Does the social work bill actually create new offences for social workers?

What do the offences regulations in the bill actually mean? Both Community Care and Isabelle Trowler got it wrong, argues Allan Norman

Picture: Marek/Fotolia

by Allan Norman

One of the clauses in the Children and Social Work Bill, in a chapter headed “Social Worker Regulations” paves the way for new criminal offences.

Community Care headlined its story on these offences ‘Government Bill paves way for criminal offences for social worker misconduct’. Isabelle Trowler, the chief social worker for children in England, questioned the headline, and went on to say, “[Social workers] have been subject to these offences (or similar) since we had a protected title. Not new. Read the Bill.”

As it happens, both the headline and the response are wrong. Community Care because these are regulatory offences that could be committed by anyone, not specifically to do with criminalising misconduct in social work practice. And the chief social worker because additionally, social workers have been subject to these offences only since HCPC regulation from 2012, not since we had protected title.

My first reaction to the proposed offences, meanwhile, was bafflement. Criminal law targets the most serious types of misbehaviour in society with criminal sanctions. Professional regulation sets far higher standards of behaviour, but imposes these standards only on a small group in society which submits to being regulated in return for being professionals, and they are regulated to the civil standard. So what is the point of creating specific criminal offences for regulated professionals?

It turns out I had missed the point too.

Protection of Title is a helpful starting point though. It was indeed the first criminal offence linked to social work registration. It is a crime to hold yourself out as a social worker if you’re not registered and regulated. But note this: the one group in society which cannot commit that crime is those who are registered and regulated. So this criminal offence is targeted at everybody else rather than at the regulated profession. Which is why it has to be a criminal offence, and can’t be dealt with by professional regulation – you can’t remove from the register someone who isn’t on it.

But this new Bill proposes a whole list of other criminal offences. Are they novel, and who are they targeted at? Actually, there have been equivalent offences, though only for the last four years, since the HCPC took over regulation. Why are there criminal offences for not co-operating with the HCPC? It is important to appreciate that the HCPC is an independent self-funding regulator, and the criminal offences reinforce that it nonetheless has teeth, and is not lightly to be ignored. Those offences are also not primarily targeted at regulated professionals, although again everyone is subject to them.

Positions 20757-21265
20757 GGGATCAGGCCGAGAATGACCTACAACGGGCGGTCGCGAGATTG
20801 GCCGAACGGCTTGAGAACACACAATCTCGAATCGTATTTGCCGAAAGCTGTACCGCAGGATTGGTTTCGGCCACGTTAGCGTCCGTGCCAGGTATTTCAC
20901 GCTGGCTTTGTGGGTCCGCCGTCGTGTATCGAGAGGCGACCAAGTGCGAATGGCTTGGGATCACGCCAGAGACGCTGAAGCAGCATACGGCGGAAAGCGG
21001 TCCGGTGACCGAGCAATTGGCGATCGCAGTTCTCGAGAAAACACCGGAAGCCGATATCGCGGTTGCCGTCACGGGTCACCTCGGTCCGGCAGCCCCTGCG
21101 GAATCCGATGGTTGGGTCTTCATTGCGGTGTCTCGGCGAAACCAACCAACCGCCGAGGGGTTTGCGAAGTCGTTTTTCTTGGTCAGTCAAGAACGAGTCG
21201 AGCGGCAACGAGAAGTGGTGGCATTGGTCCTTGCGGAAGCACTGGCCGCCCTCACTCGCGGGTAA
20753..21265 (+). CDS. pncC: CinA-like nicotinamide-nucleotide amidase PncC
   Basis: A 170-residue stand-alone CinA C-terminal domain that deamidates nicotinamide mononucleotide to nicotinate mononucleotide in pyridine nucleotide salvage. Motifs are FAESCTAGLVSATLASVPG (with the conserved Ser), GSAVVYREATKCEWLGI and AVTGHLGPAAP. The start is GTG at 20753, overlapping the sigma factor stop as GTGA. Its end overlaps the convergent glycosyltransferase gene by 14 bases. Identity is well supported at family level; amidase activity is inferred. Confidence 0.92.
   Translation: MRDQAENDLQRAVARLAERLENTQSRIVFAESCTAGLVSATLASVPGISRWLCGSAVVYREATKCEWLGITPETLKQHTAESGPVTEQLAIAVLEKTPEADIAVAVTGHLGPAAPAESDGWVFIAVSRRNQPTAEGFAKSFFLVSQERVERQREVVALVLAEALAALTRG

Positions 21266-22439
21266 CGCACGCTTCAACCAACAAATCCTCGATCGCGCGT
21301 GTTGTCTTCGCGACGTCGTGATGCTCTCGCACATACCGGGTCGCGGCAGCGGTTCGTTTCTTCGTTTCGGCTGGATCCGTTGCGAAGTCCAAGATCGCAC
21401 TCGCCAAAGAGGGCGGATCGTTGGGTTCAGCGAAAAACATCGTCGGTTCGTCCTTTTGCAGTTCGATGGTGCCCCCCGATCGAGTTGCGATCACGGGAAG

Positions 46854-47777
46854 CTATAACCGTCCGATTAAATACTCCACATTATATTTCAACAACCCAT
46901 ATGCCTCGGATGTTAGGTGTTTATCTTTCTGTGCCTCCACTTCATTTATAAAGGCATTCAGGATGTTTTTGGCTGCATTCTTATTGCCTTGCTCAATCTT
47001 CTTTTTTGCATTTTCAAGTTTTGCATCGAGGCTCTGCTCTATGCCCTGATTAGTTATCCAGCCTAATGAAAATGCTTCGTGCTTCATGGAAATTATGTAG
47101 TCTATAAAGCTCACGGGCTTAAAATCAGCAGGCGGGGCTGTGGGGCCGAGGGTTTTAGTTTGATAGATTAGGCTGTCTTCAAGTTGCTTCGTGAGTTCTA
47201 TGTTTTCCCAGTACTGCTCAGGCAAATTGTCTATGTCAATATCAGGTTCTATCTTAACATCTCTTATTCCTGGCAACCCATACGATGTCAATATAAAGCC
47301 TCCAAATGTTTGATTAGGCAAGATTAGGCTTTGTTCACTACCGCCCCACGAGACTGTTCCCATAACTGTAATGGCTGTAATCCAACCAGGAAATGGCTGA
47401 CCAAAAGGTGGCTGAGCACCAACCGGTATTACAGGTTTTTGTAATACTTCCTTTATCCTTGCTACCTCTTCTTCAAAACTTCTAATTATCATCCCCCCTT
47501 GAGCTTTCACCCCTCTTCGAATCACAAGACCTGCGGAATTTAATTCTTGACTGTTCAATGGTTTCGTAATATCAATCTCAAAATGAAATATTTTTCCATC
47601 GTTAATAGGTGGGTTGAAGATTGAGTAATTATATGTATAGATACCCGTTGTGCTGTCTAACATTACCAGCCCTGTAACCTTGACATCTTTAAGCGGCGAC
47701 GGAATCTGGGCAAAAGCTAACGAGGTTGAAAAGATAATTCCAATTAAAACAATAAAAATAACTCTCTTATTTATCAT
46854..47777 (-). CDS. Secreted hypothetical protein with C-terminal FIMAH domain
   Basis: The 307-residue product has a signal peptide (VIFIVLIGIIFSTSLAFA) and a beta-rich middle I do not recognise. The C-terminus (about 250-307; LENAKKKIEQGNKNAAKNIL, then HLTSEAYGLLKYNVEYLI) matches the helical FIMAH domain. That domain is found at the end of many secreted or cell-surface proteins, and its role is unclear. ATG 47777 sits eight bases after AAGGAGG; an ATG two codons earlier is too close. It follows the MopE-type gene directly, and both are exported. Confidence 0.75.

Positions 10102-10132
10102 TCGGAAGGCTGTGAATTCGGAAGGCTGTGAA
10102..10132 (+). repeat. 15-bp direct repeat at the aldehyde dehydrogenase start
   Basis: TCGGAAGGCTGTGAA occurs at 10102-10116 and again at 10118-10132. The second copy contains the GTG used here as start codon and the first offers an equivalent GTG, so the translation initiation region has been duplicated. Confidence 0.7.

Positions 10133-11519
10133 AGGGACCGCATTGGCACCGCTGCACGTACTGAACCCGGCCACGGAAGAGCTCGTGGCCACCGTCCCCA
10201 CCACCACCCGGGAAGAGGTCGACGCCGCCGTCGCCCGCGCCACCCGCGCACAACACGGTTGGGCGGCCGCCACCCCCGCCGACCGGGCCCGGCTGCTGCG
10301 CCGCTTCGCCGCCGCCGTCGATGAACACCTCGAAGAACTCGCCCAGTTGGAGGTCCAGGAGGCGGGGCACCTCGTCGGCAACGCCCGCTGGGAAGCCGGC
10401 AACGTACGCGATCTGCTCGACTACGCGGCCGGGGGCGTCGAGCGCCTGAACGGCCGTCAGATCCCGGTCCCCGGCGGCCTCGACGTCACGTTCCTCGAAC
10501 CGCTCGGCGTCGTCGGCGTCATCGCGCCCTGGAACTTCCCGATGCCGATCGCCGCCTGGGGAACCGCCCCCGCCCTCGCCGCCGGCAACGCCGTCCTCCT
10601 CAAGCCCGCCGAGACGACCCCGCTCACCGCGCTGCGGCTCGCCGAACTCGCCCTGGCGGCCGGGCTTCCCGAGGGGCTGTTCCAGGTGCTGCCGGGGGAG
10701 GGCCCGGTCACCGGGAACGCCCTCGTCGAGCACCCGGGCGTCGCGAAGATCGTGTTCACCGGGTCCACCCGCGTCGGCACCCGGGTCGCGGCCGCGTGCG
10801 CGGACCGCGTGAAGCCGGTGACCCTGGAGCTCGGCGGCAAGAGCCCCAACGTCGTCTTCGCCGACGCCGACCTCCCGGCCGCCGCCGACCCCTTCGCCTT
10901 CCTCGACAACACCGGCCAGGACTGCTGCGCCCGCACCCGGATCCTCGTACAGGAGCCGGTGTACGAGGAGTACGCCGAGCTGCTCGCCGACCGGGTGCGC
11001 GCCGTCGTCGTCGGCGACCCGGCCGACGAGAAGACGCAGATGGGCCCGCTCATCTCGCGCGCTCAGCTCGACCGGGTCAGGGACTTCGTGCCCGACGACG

One particular area of speculation has been an offence of a failure to attend and give evidence. Actually there is an existing offence, though it is very obscure: Article 39(5) of the Health and Social Work Professions Order creates an offence by cross-referencing Rules made under Article 22(2)(m), which cover “empowering the Committee to require persons other than the person concerned to attend and give evidence or to produce documents” – I said it was obscure! Might the new Bill extend the offence to people who don’t give evidence at their own hearings? I doubt it – to criminalise a social worker in such circumstances would be a truly seismic shift from the general principle that “it is for the person who alleges a case to prove it”. I would be confidently predicting that it is the existing offence that would be transferred over.

It is fair to say then, that the new offences that are permitted under the Children and Social Work Bill are not those “let’s-imprison-social-workers-for-5-years-for-failing-to-protect-children” offences that have been threatened, but rather largely transfer over the offences in relation to the HCPC to the new regulator.

But therein lies their real significance. The secretary of state, or their appointee, is to be the new social work regulator. This includes the regulation of standards, the regulation of training, and the creation of new disciplinary offences for social workers. As I indicated at the outset, these proposed new criminal offences fall within the chapter on “Social Worker Regulations”, by which all of these changes are to take effect.

What we will have, therefore, is new criminal offences relating to a failure to co-operate with the secretary of state’s vision for social work regulation. Since that vision puts the future of the regulated profession firmly in the government’s control, and reintroduces discipline which was abandoned with the move to the HCPC fitness to practice model, this is in fact something wholly new.

So, we have not been subject to these offences since Protection of Title, only since the move to the HCPC fitness to practice model in 2012. In fact, since the same time as we moved away from a misconduct model of regulation. Now we are looking to continue with criminal offences that came in only in 2012, but to reinstate a misconduct model that was abandoned on the same date.

Ray Jones in Community Care has written that the “government’s new legislation will strip social workers of our independence”; Steve McCabe in Parliament suggested the bill is “trying to reduce social workers to the state of some kind of functional technicians”. These new offences in isolation aren’t much of the story. But in the wider context of the story of this Bill, they are an important and concerning twist, and not a distraction from the main story.

Allan Norman (@CelticKnotTweet) is an independent social worker at Celtic Knot. Between 2006-13 Celtic Knot was also his law firm.

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